Rail timetable changes: May 2018 Contents


Far from marking the intended substantial improvement for rail passengers across the north and in London and the south of England, the 20 May national rail timetable change and the weeks that followed will live long in the memories of a large proportion of rail users as a prolonged period of intensely inconvenient, costly and, on occasions, potentially dangerous disruption.

Rail passengers caught up in the timetabling crisis do not deserve to face an increase in their fares in 2019. We urge the rail industry and Government to consider all options to keep any regulated fares increase in 2019 to a minimum. Northern, TransPennine Express, Thameslink, and Great Northern’s 2018 season ticket holders should receive a discount, equivalent to any increase announced this year, on renewed season tickets in 2019.

The May 2018 timetabling crisis was in part a consequence of the astonishing complexity of a disaggregated railway in which the interrelated private train companies operating on publicly-owned and managed infrastructure have competing commercial interests. While there can be little doubt that “root and branch” reform of governance structures is necessary, passengers cannot wait for the Government to implement the recommendations of the Williams Rail Review from 2020. Key lessons from the experience of passengers must be learned and addressed now or in short order. The rail industry, Department for Transport and the ORR must:

Even though all the main stakeholders had been aware for several years that the scale of change planned for 20 May was unprecedented, the industry did not adhere to its long-established system for timetable changes, which clearly sets out well-understood processes and timescales. The reasons for this were different in the north and south but the ultimate effects were the same. There was simply not enough time to put everything in place to ensure a reasonably smooth implementation. People who rely on our railways have been very badly let down by the whole system, including Network Rail, the train operating companies, the Department for Transport (DfT) and the Office of Rail and Road (ORR). We endorse the ORR’s finding that “nobody took charge”; this is extraordinary and totally unacceptable.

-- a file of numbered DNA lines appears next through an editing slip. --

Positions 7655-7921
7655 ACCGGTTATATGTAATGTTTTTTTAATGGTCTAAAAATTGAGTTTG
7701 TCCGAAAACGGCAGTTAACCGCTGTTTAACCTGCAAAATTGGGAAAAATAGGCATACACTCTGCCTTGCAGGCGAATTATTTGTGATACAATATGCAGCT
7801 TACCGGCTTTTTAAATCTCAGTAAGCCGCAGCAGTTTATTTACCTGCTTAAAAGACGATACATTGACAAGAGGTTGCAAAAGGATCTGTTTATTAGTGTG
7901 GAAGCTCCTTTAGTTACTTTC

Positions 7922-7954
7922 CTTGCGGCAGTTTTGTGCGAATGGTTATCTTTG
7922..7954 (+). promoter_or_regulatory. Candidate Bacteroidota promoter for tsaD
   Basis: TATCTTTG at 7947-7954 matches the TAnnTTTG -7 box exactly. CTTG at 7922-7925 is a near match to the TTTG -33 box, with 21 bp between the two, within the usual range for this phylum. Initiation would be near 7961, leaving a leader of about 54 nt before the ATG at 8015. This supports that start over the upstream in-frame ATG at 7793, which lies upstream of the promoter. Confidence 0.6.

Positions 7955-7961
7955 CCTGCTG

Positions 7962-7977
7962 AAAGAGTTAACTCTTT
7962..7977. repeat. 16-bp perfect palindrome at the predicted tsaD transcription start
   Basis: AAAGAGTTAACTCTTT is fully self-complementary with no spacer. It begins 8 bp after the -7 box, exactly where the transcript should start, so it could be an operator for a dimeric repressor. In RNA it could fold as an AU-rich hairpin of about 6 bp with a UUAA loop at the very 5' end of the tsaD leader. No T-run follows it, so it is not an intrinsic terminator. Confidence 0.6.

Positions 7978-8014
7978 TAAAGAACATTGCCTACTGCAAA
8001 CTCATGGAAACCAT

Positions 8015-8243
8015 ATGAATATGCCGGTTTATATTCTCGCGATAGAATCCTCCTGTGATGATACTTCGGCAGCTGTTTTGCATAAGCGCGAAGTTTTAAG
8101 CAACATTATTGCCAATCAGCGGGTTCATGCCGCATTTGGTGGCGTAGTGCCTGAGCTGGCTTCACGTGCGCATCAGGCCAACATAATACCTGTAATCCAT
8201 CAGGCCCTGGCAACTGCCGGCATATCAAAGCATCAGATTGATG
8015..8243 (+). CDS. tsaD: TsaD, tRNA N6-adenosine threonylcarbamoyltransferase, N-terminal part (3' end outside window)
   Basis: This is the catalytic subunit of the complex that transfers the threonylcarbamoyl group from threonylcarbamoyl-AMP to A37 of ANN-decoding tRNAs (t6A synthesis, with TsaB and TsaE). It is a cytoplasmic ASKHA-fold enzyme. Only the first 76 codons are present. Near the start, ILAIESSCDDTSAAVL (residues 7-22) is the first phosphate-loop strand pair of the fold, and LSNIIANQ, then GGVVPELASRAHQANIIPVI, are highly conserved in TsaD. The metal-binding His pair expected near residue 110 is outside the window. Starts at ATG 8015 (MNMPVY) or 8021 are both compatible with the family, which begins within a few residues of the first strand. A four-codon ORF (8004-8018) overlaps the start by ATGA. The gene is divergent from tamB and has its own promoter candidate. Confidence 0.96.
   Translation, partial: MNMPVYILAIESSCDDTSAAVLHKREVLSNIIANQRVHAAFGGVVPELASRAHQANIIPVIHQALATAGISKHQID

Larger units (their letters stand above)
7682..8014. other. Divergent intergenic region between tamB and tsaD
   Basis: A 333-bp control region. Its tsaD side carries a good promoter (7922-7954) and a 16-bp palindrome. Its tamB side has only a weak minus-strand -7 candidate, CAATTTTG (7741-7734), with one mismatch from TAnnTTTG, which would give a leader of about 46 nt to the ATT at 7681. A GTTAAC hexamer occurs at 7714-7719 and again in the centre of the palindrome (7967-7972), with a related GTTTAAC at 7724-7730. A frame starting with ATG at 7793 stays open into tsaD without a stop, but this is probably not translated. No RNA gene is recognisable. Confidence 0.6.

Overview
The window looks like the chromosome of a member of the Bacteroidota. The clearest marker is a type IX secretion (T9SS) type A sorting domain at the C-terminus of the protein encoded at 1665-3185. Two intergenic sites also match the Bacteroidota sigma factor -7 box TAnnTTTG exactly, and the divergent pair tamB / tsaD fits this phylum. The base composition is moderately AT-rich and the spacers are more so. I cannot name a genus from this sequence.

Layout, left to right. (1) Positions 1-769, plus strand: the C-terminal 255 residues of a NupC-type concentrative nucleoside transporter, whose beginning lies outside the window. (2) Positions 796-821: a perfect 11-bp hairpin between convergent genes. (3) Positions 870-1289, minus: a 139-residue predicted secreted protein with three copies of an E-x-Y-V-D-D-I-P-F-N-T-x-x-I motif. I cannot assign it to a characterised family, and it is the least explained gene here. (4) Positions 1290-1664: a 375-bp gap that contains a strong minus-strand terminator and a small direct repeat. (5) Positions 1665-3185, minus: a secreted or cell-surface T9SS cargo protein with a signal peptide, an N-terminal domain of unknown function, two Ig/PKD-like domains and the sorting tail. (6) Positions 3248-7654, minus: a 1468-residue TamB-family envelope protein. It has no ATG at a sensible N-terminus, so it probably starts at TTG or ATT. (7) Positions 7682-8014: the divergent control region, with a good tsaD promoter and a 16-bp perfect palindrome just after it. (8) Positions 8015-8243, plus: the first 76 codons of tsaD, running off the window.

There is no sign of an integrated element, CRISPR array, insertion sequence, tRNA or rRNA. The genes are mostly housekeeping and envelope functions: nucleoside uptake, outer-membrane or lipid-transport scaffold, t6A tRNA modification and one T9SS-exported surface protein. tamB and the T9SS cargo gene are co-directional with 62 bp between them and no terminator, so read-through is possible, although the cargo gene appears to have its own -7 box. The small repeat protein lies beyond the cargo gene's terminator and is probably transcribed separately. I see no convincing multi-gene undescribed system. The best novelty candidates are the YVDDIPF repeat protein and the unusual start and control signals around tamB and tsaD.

In relation to industry structures, the immediate priority must be establishing effective oversight of the next national rail timetable changes. In the short term, we are content for the Chief Executive of Network Rail to take charge, but the Secretary of State must make clear the extent of Mr Haines’ decision-making power over whether and when the next timetable change goes ahead.

We await the ORR’s final recommendations, but our clear view is that the national rail timetabling process requires genuinely independent oversight, following accepted principles of professional project management, including the appointment of an independent Project Sponsor or Senior Responsible Owner for the whole national timetabling project. We believe this role would need to be located outside of Network Rail, so that it is more effectively insulated from commercial and political pressures.

Published: 4 December 2018